ATLANTIC CITY — As the 1700 block of Atlantic Avenue bustled with activity during the lunchtime rush Friday afternoon, a young man, who looked no older than 17, approached another man walking, asking under his breath if he needed any drugs.

The man waved him off and kept walking.

Business owners say interactions like that are just a part of everyday life on the block where police on Thursday arrested a dozen people on charges of possession and distribution of drugs in the past week after complaints came in to officers.

Detectives from the Special Investigations Section, led by Detective Jefferson Rivera, conducted surveillance to target the dealers, according to a news release. They recovered cocaine, marijuana and heroin during the arrests.

Edward Pullman, manager of Wood’s Loan Office, said for the past five years, kids have been hanging out in front of the store dealing drugs.

“I’m very happy,” he said of the arrests. “I wish they could get some more.”

Their dealing hurts legitimate businesses on the block by making customers scared to shop there, he said.

There’s a fast food place, a couple of bodegas, a clothing store and a cellphone shop on the block. A handful of young men sat or stood on the sidewalk Friday, calling out to passers-by, then going back to their posts as foot traffic picked up after noon.

Around lunchtime, a group of locals talked about the routine of watching young men sell and buy drugs, and the occasional bust that follows.

“Some of our customers ask to get escorted to their cars,” Pullman said, adding that shoppers from the outlets down the street will turn right around when they hit the block. “People don’t want to stand there and look in the window with these groups hanging out front.”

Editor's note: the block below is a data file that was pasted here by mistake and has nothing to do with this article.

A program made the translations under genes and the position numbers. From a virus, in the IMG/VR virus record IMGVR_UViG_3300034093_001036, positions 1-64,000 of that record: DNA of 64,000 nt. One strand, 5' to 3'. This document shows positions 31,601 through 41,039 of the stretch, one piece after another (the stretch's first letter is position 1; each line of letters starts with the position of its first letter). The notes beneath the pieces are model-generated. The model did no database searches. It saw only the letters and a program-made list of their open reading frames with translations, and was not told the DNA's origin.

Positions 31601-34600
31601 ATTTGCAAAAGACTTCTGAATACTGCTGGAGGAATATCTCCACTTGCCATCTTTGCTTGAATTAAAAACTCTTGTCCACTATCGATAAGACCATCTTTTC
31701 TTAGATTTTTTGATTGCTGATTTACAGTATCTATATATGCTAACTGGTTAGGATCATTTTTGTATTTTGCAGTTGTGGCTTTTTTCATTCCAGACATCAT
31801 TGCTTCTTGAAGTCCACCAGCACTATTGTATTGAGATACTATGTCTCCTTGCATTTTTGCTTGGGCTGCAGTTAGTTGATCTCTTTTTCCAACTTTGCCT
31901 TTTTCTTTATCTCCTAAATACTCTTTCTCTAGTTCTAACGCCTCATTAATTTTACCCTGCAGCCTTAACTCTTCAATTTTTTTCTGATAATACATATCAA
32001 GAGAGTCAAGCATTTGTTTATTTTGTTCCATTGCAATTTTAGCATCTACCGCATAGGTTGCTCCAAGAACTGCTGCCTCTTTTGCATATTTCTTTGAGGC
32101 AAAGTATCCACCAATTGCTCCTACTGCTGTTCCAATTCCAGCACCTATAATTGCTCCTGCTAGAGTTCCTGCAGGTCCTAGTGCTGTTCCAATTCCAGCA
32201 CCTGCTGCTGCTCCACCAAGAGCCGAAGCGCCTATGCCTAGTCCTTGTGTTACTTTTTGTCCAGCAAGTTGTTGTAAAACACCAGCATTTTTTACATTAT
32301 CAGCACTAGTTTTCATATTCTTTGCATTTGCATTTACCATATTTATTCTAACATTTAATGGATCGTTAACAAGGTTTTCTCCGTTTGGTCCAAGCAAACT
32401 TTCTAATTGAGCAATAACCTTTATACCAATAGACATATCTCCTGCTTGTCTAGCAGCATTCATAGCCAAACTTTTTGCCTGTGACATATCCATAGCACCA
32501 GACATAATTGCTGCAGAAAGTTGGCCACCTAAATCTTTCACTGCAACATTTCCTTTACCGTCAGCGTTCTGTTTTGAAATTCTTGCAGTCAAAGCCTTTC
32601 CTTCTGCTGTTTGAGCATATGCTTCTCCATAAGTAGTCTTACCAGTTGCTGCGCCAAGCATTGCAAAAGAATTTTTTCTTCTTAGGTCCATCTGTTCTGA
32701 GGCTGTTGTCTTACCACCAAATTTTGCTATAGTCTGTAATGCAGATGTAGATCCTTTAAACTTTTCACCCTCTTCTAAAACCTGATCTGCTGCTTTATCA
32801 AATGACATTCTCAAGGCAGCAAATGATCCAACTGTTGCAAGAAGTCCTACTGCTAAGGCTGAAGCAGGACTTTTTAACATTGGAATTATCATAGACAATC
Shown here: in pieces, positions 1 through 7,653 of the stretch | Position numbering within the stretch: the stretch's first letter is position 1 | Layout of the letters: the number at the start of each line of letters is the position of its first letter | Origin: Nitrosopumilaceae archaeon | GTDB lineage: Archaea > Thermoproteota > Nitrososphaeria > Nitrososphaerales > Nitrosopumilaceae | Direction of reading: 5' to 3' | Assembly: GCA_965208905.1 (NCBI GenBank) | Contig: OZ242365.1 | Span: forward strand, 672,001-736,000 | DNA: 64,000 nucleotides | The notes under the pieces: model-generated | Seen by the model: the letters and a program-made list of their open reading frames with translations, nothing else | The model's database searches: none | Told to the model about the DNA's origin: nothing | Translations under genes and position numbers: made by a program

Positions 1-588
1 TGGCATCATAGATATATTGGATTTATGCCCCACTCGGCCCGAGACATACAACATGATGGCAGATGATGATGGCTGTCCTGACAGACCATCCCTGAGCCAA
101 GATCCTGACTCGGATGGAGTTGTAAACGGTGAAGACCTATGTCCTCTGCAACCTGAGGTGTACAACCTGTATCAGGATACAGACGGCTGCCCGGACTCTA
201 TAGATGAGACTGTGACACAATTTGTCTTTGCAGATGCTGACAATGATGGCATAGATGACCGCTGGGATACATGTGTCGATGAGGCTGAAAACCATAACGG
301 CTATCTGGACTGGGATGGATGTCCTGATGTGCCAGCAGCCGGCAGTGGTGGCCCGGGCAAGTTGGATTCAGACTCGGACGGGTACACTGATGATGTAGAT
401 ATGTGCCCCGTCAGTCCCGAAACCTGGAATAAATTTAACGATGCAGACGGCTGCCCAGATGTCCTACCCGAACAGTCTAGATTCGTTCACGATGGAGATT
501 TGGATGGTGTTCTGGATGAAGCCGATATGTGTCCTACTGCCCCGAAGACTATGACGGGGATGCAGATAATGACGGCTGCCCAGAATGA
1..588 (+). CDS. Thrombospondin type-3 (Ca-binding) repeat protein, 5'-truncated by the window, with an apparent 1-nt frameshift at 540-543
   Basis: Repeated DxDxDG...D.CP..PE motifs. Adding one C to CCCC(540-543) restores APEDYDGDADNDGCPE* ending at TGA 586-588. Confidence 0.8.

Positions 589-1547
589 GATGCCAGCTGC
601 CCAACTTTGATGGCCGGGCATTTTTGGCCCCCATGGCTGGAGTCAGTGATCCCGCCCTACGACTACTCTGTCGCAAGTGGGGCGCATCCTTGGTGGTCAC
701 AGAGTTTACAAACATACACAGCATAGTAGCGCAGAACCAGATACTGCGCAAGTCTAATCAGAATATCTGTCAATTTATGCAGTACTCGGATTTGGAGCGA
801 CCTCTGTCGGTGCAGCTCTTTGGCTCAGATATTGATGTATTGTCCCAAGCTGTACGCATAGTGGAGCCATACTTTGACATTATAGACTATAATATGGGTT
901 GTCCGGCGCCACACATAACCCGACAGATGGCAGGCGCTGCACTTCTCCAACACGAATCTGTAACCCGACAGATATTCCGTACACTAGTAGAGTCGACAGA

While he’s glad the arrests were made, he said that as soon as police leave, the dealers come back.

All of those arrested this week were released on summonses with a future court date, according to the release.

Two stores down, at Playground Video, an adult entertainment store, owner Harry Wardana has posted a sign outside warning people not to hang out in front of the store, that there’s round-the-clock surveillance, and no drug activities or loitering are allowed.

Wardana said the recent arrests helped, but there are still a lot of problems. He echoed what Pullman said, that every time the police leave, the dealers come back and no one wants to come into his store because they’re scared.

The best thing to do, police Sgt. Kevin Fair said, is to keep letting police know what’s going on by calling in a tip or by anonymously texting information through tip411.

Officers patrol the area daily and try to make it so residents and visitors aren’t bothered by individuals trying to sell them narcotics, he said.

“Our guys are working on it,” Fair said. “Our patrol officers do the best that they can.”

Contact: 609-272-7241 MBilinski@pressofac.com Twitter @ACPressMollyB

Staff Writer

My beat is public safety, following police and crime. I started in January 2018 here at the Press covering Egg Harbor and Galloway townships. Before that, I worked at the Reading Eagle in Reading, Pa., covering crime and writing obituaries.

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